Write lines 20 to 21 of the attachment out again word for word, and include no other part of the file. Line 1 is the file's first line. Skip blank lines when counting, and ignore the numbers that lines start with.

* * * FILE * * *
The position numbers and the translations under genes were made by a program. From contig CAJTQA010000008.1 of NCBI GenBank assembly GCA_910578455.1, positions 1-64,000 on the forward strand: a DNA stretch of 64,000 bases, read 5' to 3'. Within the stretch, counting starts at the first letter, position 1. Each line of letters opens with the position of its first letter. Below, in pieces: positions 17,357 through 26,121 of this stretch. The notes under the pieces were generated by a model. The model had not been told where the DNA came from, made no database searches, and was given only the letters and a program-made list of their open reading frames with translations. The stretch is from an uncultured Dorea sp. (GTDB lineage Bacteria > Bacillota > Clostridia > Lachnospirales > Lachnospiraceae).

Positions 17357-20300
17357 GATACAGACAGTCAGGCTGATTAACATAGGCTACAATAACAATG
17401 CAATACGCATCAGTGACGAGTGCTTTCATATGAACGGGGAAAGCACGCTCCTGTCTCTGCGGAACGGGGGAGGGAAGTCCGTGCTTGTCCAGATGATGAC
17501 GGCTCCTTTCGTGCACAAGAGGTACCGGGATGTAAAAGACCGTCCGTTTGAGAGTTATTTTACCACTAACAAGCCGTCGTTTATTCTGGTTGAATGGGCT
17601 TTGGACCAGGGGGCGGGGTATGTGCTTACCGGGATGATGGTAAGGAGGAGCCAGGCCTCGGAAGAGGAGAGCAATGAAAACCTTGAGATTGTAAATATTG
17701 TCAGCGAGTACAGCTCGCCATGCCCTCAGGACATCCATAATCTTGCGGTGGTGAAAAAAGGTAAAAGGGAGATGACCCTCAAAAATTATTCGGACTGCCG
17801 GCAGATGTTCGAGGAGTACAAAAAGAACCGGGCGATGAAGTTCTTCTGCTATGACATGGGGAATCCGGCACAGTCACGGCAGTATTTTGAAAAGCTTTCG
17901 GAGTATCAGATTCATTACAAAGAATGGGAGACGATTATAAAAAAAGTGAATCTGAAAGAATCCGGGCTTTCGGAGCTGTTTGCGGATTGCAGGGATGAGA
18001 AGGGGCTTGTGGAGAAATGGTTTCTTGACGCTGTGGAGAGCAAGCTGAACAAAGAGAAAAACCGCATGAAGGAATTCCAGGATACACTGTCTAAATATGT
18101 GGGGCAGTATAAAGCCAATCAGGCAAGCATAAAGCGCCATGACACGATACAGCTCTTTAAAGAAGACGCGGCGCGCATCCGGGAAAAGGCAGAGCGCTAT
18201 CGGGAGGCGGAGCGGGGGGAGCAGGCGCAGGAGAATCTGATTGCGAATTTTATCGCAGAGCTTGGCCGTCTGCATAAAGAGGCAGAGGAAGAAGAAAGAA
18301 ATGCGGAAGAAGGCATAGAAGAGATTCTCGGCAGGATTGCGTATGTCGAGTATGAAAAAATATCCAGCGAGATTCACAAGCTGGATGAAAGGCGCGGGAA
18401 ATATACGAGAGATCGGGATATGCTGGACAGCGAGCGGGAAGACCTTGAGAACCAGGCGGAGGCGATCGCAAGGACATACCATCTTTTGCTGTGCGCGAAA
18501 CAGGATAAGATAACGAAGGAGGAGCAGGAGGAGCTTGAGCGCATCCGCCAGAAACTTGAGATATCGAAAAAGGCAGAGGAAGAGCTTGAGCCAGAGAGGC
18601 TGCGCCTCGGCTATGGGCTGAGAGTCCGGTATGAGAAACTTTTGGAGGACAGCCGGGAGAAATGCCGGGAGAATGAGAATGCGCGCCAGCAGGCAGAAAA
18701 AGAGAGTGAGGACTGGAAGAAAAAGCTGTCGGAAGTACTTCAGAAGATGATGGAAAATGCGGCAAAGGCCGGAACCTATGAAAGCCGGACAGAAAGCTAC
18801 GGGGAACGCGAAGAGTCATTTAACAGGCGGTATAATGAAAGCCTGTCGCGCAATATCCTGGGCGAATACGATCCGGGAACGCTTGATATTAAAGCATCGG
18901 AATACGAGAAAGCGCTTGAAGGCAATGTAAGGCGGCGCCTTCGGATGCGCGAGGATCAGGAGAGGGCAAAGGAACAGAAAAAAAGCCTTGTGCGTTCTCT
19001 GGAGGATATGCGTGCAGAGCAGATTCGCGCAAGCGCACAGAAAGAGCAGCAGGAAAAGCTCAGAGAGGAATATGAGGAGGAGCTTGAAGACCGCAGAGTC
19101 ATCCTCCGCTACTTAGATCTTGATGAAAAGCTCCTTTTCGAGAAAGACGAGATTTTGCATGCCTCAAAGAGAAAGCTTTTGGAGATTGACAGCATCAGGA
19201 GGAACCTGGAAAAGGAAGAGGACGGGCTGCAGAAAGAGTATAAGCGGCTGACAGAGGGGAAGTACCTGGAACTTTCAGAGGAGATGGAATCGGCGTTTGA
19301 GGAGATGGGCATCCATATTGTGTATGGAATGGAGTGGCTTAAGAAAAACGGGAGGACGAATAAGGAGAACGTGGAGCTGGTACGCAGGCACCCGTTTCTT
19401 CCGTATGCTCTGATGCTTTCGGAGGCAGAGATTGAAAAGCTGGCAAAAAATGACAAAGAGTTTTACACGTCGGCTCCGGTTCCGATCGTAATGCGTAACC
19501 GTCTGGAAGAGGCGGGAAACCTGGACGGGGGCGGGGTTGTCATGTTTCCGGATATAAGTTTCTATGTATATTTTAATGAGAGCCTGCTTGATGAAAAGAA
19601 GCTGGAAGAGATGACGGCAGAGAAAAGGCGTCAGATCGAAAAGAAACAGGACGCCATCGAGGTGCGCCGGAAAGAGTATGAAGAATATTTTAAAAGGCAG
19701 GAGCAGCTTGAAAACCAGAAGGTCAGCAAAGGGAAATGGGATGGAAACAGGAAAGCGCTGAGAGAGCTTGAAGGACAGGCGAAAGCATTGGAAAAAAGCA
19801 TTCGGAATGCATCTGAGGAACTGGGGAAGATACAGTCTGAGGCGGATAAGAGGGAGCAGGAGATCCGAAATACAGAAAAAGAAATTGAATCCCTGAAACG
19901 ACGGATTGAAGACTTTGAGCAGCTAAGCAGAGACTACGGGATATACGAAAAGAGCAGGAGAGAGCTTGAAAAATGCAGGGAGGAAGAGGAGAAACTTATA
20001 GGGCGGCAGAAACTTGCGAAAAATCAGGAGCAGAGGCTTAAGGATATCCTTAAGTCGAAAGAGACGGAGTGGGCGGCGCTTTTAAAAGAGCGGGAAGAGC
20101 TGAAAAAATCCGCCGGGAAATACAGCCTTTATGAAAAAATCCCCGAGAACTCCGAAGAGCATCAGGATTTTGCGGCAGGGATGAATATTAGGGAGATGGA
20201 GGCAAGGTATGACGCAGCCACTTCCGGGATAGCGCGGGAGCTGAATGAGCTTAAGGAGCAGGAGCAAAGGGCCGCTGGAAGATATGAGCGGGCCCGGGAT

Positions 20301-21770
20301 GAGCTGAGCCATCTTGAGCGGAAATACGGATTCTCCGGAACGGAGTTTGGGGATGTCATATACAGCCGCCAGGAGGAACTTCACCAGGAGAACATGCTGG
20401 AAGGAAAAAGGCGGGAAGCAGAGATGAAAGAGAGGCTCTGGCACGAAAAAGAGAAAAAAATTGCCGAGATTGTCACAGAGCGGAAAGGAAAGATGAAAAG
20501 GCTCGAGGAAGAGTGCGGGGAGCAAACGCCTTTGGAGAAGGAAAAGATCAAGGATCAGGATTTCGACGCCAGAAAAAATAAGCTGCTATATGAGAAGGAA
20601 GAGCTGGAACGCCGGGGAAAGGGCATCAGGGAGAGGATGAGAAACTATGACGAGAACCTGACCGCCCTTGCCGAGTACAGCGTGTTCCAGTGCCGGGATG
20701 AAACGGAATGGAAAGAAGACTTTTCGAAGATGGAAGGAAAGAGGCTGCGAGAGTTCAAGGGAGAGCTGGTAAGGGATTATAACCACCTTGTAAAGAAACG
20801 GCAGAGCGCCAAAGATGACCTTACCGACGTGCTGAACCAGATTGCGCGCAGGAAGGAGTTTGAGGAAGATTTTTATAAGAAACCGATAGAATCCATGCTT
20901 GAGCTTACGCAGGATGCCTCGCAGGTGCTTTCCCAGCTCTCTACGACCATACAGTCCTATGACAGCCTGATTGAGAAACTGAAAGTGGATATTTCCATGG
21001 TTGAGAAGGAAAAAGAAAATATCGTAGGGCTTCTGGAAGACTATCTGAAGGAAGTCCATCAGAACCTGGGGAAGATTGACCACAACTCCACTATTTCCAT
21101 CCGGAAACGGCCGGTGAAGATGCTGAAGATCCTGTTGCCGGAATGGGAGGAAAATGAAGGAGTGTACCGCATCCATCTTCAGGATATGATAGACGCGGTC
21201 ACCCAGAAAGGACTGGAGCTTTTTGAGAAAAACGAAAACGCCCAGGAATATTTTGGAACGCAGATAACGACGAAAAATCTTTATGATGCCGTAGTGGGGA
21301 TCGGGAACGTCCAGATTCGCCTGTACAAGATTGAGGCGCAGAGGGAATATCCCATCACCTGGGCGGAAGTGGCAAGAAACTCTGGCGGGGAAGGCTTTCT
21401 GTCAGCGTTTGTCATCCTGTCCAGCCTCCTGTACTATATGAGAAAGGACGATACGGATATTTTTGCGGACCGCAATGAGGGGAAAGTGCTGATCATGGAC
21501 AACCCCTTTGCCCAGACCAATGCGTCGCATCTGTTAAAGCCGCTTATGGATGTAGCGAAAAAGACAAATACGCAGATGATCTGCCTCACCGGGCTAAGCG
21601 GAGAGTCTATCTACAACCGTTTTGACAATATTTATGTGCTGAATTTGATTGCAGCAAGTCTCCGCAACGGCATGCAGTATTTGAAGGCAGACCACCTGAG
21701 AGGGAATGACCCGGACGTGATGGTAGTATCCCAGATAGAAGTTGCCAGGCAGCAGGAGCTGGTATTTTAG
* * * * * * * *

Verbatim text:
19001 GGAGGATATGCGTGCAGAGCAGATTCGCGCAAGCGCACAGAAAGAGCAGCAGGAAAAGCTCAGAGAGGAATATGAGGAGGAGCTTGAAGACCGCAGAGTC
19101 ATCCTCCGCTACTTAGATCTTGATGAAAAGCTCCTTTTCGAGAAAGACGAGATTTTGCATGCCTCAAAGAGAAAGCTTTTGGAGATTGACAGCATCAGGA